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Smart and Computable Contracts

Most of Clack's research since 2015 has been in the area of Blockchain and Smart Contracts. The focus has been especially (but not solely) in the area of smart contracts for long-lived high-value financial derivatives: (i) Smart Contract Templates, (ii) analysis of the semantics of legal contracts, and (iii) Computable Contracts. The latter work on Computable Contracts has evolved from close engagement with lawyers and an increasing understanding of the interplay between legal agreements and smart contract code. 

  • Smart Contract Templates enable smart contract code for financial derivatives contracts, and Clack's research, in collaboration with Braine and Bakshi at Barclays Bank, has strongly influenced the design of the R3 Corda architecture and led to three “Smart Contract Templates” international conferences jointly organised by R3 and Barclays.  The slides for the first two summits can be found here:

    The first two research papers on Smart Contract Templates have already attracted over 170 academic citations by researchers from over 40 countries, together with many industry citations (e.g. from leading law firms and financial services institutions worldwide such as Linklaters, King & Wood Mallesons, and the US Depository Trust & Clearing Corporation). Much of Clack's research has focused on analysis of the standardised contracts for financial derivatives issued by the International Swaps and Derivatives Association (ISDA).

  • Semantics of legal contracts. Smart Derivatives Contracts support autonomous performance of derivatives contracts; not simply to automate payments and calculations, but also to automate the deontic aspects of the legal agreements (the rights, obligations, permissions and prohibitions of the parties) and the associated detailed commercial strategies and management of lifecycle events including defaults and potential defaults. There is an absolute requirement that the smart contract code be faithful to the contractual rights and obligations, yet this is a considerable research challenge. The meaning of the contracts must be specified, and smart contract code must be validated against that specification; this requires a comprehensive understanding of both the contract and the code. The second key theme of Clack's current research is therefore an investigation of the semantics of legal agreements, seeking to establish a formal model (representations, algebraic properties and logic) that can be used for code validation.
  • Computable Contracts. The third key theme of Clack's current research addresses Computable Contracts; i.e. legal contracts that are drafted by lawyers using a language that is understandable by both humans and computers. The long-term aim is that smart contract code should be “correct by design” as it will be directly created from the legal text. Not only will the code be faithful to the contract by design, but also this will facilitate more sophisticated and expressive agreements (because it will be easier to express complex concepts) and advanced tools for contract analytics to detect inconsistencies, conflicts and missing cases (because the underlying formal representations will be amenable to such analysis).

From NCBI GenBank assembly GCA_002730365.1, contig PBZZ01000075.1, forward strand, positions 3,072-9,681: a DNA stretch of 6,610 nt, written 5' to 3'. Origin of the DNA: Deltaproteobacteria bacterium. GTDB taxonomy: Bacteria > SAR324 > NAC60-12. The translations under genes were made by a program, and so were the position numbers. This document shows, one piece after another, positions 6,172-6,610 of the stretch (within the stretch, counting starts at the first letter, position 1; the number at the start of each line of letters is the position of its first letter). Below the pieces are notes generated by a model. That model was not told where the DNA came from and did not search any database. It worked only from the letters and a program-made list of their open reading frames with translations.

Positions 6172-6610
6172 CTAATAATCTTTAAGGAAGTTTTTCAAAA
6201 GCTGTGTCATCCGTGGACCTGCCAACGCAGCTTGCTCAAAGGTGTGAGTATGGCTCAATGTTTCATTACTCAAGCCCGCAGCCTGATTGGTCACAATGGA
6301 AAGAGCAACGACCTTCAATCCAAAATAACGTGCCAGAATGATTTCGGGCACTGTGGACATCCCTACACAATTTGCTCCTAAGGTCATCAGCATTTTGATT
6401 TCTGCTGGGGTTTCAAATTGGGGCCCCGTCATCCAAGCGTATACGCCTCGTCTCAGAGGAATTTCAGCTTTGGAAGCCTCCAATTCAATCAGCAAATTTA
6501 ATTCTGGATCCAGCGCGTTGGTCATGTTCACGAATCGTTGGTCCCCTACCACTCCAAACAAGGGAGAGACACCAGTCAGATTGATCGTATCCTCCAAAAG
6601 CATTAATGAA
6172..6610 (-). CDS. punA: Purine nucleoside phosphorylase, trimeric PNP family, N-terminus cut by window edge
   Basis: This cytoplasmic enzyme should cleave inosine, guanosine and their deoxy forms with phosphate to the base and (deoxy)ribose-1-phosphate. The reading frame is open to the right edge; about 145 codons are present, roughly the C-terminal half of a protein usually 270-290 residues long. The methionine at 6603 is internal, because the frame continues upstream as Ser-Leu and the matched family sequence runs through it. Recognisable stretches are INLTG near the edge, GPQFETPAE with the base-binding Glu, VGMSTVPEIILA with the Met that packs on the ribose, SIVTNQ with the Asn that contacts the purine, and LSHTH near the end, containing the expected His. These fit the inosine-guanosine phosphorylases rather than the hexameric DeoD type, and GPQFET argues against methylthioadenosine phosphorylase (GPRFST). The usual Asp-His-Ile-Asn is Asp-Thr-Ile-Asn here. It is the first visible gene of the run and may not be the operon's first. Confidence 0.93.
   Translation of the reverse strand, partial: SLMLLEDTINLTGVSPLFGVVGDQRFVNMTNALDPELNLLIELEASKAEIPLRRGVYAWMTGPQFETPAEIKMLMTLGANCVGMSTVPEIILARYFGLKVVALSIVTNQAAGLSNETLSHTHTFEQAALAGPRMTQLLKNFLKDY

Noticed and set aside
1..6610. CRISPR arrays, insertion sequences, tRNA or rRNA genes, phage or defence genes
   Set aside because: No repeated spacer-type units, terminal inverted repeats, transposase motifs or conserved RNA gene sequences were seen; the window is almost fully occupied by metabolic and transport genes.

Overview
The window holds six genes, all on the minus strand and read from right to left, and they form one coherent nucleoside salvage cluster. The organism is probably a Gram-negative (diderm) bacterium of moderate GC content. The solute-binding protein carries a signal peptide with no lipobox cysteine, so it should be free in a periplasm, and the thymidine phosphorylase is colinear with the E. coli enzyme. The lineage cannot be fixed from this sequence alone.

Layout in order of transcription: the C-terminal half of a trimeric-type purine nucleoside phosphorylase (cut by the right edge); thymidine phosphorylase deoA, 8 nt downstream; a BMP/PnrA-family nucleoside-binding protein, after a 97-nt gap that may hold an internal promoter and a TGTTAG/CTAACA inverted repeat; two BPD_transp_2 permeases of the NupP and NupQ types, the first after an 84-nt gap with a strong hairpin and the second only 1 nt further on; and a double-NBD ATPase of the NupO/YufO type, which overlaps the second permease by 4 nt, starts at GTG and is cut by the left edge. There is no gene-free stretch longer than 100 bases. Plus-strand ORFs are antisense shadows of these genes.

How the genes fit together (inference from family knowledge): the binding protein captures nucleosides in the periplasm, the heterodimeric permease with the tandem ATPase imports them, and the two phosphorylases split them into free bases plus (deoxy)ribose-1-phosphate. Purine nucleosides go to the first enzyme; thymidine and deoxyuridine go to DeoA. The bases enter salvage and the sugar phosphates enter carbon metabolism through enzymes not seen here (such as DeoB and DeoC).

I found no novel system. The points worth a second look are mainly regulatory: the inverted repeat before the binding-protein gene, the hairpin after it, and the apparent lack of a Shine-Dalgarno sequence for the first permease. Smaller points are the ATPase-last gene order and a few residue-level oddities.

Three research networks have been explored:

  • An international financial services network, investigating Smart Derivatives Contracts, Smart Contract Templates and the semantics of legal contracts. This comprises a central core (UCL, ISDA, and Barclays Bank) and an outer ring of law firms (e.g. Linklaters and Clifford Chance in the UK, and King & Wood Mallesons in Australia), technology and consultancy firms (e.g. R3, D2LT in the UK, Deon Digital in Switzerland, and LogicalContracts in Portugal) and academic researchers (e.g. at Imperial College London, the University of Copenhagen and very recently at the University of Cagliari in Italy and CSIRO in Australia).
  • A domestic construction industry network, with a consortium comprising UCL, A.G.Midgley, B.C.Networking, Bitrecon, Streeva, P.Brogden, Trowers and Hamlins, 3PM Consulting, Clearbox, Built Intelligence, BSB Construction, De Roy Consult, and the University of Portsmouth. This network is currently investigating Blockchain and Smart Contracts support for construction industry contracts, including temporal aspects of the contracts and their performance.
  • An international computable contracts network, comprising an Innovator in Residence at UCL (via funding secured from EPSRC), connections to the above two networks, and a growing number of collaborations at institutions such as Imperial College London (UK), CSIRO (Australia), Stanford University (USA), LSE (UK), University of Maryland (USA), University of Sydney (Australia), and University of Vaasa (Finland).

Additional nascent networks are linked to contract automation in specific industry sectors: the International Association for Contract and Commercial Management (IACCM) are interested in automating services contracts, and there is growing interest from the insurance industry.